This marvellous disc is a fine tribute to a neglected area of
Brahms’ work, and it also draws great praise for the playing of
Always known for his great musical architecture, Brahms brings a similar
grasp of structure to his organ music. Importantly, however,
many of Brahms’ key organ works date from emotional climaxes
in his life so these are not mere academic studies in the form.
The chorale prelude “O Traurigkeit, O Herzeleid” was probably written as
a tribute to Schumann after his death in 1858. Horsch plays
it as a touching homage, but she also includes whispers of hope
and shafts of light which temper the overall mood. Forty years
later Brahms composed his Eleven Chorale Preludes as a burial
tribute to Clara Schumann. This remarkable sequence of works
showcases the influence of Bach, whose work Brahms adored.
Each piece is a profound and majestic meditation on one aspect
of death. They are densely contrapuntal in nature, but there
are light touches in the midst of the heavy mood, such as Brahms’
take on Es ist ein Ros’ entsprungen.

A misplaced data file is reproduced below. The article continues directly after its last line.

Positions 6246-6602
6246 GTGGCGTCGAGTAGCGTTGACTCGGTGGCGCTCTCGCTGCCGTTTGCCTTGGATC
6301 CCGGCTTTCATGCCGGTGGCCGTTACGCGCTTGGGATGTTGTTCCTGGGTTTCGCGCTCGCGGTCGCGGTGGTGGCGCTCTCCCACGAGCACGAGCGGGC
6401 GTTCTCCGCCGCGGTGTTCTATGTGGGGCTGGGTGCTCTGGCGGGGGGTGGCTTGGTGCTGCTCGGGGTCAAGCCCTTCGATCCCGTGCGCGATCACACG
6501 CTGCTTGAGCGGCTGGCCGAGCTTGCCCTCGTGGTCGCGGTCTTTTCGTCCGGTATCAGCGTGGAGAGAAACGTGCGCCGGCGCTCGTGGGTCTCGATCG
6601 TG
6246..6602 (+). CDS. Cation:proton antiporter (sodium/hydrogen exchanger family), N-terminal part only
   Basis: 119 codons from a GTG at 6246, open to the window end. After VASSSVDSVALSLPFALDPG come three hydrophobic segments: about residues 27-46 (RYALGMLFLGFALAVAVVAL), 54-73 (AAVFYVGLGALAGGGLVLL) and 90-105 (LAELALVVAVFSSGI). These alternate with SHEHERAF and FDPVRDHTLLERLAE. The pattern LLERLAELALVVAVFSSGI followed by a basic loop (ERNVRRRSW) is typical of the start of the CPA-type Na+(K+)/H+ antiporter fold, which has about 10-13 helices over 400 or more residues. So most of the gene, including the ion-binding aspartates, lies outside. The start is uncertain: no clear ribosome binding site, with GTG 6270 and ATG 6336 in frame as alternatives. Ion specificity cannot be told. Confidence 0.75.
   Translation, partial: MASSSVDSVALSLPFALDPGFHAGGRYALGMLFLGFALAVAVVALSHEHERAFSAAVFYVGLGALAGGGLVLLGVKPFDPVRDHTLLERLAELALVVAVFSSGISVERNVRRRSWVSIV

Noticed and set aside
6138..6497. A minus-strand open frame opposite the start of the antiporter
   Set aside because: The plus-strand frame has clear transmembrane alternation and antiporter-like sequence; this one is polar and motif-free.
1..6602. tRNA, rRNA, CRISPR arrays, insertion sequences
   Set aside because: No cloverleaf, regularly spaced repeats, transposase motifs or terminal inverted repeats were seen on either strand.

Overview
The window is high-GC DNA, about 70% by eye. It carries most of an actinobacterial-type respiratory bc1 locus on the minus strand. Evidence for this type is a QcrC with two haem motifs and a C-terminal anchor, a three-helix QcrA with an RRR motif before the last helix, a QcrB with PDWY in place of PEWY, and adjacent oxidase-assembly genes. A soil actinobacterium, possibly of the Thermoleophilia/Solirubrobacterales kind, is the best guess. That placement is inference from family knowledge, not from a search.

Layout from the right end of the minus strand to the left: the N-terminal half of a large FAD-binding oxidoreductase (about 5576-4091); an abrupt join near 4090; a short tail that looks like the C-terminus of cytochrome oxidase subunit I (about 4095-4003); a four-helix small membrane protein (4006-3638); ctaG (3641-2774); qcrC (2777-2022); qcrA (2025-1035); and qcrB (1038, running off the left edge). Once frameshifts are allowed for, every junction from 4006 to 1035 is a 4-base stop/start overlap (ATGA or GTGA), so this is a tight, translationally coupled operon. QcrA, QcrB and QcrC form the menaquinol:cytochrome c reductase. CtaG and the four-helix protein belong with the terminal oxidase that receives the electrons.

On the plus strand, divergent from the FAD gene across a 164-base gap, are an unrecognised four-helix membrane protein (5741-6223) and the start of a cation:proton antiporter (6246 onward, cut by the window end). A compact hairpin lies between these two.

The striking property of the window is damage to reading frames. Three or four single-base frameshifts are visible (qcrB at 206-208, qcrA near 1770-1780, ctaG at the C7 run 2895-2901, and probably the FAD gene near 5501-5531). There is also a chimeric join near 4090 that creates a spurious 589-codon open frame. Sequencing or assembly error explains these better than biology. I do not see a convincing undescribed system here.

other works on this disc showcase Brahms’s skill at counterpoint.
The G minor prelude and fugue and the fugue in A flat minor
are overtly Bachian and are rather astonishing in the way each
layer of the music folds into the overall structure. The concluding
A minor prelude and fugue is perhaps less intense, but it shows
equal skill and it is astute programming to end on a (relatively)
this recital Anne Horsch is fully aware of the emotional and
structural scale of these works.
This marvellous young virtuoso scales the technical heights
seemingly effortlessly, and she tempers her playing most effectively
for the lighter moments. She encompasses the full range of
emotions in the Eleven Preludes and Fugues and she is helped
by an instrument and acoustic which fit the late Romantic mood
of these works very well. There is no austerity or sparseness
from this organ: instead we get wave upon wave of lush Romantic
sound which can at times feel almost cloying. In fact the sound
on this disc is perhaps its greatest asset. The rich reverberant
sound really engulfs the listener in a way I’ve seldom experienced,
and you don’t need full SACD technology to appreciate. The
basic stereo is very precisely placed so that it’s as though
we were listening from the very middle of the church. It’s
very effective and, truth be told, it suits the rich, predominantly
gloomy mood of these works very well indeed.
So buy this disc for virtuosic playing of marvellous music captured brilliantly
in an entirely appropriate acoustic. Well done to all involved.